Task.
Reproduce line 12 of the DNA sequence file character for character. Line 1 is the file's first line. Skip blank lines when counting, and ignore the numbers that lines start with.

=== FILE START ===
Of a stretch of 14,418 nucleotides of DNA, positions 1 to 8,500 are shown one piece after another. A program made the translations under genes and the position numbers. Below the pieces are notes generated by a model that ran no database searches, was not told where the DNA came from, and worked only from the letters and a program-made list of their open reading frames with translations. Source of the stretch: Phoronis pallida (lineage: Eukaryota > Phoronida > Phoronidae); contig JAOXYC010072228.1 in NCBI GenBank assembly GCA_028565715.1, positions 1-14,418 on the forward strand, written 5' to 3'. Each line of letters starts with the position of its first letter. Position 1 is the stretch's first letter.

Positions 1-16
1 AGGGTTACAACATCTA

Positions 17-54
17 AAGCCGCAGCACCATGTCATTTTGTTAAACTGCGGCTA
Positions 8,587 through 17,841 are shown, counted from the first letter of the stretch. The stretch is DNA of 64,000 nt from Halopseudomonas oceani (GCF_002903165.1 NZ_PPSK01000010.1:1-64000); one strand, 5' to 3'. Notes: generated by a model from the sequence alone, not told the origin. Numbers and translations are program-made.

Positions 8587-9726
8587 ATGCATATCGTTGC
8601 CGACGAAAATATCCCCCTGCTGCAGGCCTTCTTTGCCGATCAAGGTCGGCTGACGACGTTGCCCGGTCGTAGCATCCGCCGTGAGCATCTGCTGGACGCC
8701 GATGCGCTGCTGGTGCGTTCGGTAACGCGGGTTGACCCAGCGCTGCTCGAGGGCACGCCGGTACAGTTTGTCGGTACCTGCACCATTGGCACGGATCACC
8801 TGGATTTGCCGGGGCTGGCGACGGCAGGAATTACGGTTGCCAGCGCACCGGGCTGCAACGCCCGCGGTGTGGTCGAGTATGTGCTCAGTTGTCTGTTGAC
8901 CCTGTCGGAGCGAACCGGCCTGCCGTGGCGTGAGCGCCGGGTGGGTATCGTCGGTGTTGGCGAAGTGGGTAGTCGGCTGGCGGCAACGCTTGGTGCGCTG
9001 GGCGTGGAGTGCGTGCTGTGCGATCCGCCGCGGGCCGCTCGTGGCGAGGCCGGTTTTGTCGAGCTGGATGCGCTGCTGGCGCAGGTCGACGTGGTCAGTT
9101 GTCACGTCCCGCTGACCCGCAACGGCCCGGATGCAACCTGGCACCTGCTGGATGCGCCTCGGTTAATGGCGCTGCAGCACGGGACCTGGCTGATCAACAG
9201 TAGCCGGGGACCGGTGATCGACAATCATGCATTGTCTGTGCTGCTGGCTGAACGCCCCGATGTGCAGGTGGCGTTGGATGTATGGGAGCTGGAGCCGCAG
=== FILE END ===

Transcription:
8901 CCTGTCGGAGCGAACCGGCCTGCCGTGGCGTGAGCGCCGGGTGGGTATCGTCGGTGTTGGCGAAGTGGGTAGTCGGCTGGCGGCAACGCTTGGTGCGCTG